Squishy circuits: a tangible medium for electronics education


Squishy circuits: a tangible medium for electronics education

CHI 2010: Work-in-Progress (Spotlight on Posters Days 3 & 4)April 14–15, 2010, Atlanta, GA, USASquishy Circuits: A Tangible Mediumfor Electronics EducationSamuel JohnsonUniversity of St. Thomas2115 Summit Avenue, MailOSS101St. Paul, MN 55105John7491@stthomas.eduAnnMarie ThomasUniversity of St. Thomas2115 Summit Avenue, MailOSS101St. Paul, MN 55105apthomas@stthomas.eduAbstractThis paper reports on the design of a circuit buildingactivity intended for children, which replaces wires withmalleable conductive and non-conductive dough. Byeliminating the need for soldering or breadboards, itbecomes possible to very quickly incorporatemovement and light into sculptures, and to introducesimple circuit concepts to children at a younger age.Future applications in both structured and unstructuredlearning environments, based on results from apreliminary pilot study, are presented.KeywordsChildren, electronics, play dough, tangible interfaceACM Classification KeywordsH5.m. Information interfaces and presentation:Miscellaneous.General TermsTheory, ExperimentationCopyright is held by the author/owner(s).CHI 2010, April 10–15, 2010, Atlanta, Georgia, USA.ACM 978-1-60558-930-5/10/04.IntroductionThe inclusion of play in the learning process hasrepeatedly been shown to be an effective method.Exciting learning experiences can occur when childrenare engaged with materials, not just through simpleinteraction, but through designing, creating, andinventing [8]. Development of these creative thinking4099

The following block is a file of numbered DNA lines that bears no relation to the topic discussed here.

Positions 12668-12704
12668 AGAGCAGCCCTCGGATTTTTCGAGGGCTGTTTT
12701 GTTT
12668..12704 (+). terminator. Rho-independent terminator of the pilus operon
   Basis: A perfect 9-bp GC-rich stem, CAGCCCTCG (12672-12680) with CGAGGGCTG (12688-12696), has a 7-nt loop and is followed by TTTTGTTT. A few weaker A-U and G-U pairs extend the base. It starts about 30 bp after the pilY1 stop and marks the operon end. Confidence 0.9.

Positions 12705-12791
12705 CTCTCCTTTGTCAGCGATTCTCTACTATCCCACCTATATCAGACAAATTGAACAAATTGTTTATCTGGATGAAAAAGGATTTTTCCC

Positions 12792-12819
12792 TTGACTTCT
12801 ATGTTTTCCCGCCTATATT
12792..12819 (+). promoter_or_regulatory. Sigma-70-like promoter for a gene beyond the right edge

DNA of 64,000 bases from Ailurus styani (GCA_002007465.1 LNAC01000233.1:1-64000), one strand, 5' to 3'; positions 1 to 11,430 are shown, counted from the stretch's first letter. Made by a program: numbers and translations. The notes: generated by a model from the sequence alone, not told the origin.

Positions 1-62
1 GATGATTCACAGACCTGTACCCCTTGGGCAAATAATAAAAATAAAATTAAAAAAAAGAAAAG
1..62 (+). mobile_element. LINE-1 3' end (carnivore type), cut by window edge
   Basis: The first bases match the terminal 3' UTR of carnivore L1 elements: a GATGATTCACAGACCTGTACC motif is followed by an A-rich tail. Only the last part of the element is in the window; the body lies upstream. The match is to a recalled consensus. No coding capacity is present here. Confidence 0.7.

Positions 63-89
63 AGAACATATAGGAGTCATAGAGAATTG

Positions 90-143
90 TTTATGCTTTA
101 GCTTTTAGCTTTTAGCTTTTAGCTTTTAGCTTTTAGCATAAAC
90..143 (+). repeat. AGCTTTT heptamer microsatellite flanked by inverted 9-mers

CHI 2010: Work-in-Progress (Spotlight on Posters Days 3 & 4)April 14–15, 2010, Atlanta, GA, USAfor resistance measurement is shown in Figure 1 (withthree different tube lengths shown). From theseexaminations, we were able to develop our own recipethat has a fairly consistent, stable, and predictable levelof electrical resistance. Figure 2 shows theapproximate resistance of commercial dough and theaverage, stabilized resistance for our developedsubstances for a small cylinder 10 cm in length.insulator was a “quick fix” for this problem, but lackedelegance and malleability. It was clear that it would bedesirable to have a non-conductive molding compoundas well.Insulating Molding CompoundThe use of insulating molding compound is a fun,builder friendly, and aesthetically pleasing method toinsulate the “wires” of squishy circuits. Figure 3(b)shows a circuit identical to the one in Figure 3(a), butwith a high resistance dough replacing the plastic wrap.Figure 4 shows a slightly more complex conductivesculpture, in which the red and green doughs areconductive, and the white dough acts as an insulator.Figure 2. Figure displays a graph for the electrical resistanceof commercially available molding compound, as well as ourconductive and insulating compounds.Making CircuitsAfter developing the recipe for conductive moldingcompound, we put our dough to use and startedbuilding simple circuits. These squishy circuit designsconsisted of: the conductive molding compound, a sixvolt DC power supply (We used four AA batteries insideof a plastic housing.), light emitting diodes (LEDs), andgearless DC motors. The left image in Figure 3(a)shows a simple LED circuit using the conductive dough.As the dough is essentially a wire, care needed to betaken not to short the circuit. Using plastic wrap as anFigure 3. Squishy LED circuits: (a) A circuit using plastic wrapas insulation, and (b) a circuit using non-conductive dough(white) as insulationThe ionic properties of most playdoughs made itchallenging to develop a compound with a high enoughelectrical resistance to insulate our squishy circuits. Theconductive substance is salt-based, uses tap water, andcontains additional ingredients that are ionic in aqueoussolution. Thus, simple modifications to compound’srecipe wouldn’t yield an extremely high resistance. Toachieve a resistance high enough for the compound toact as an insulator, a change in the total structure of4101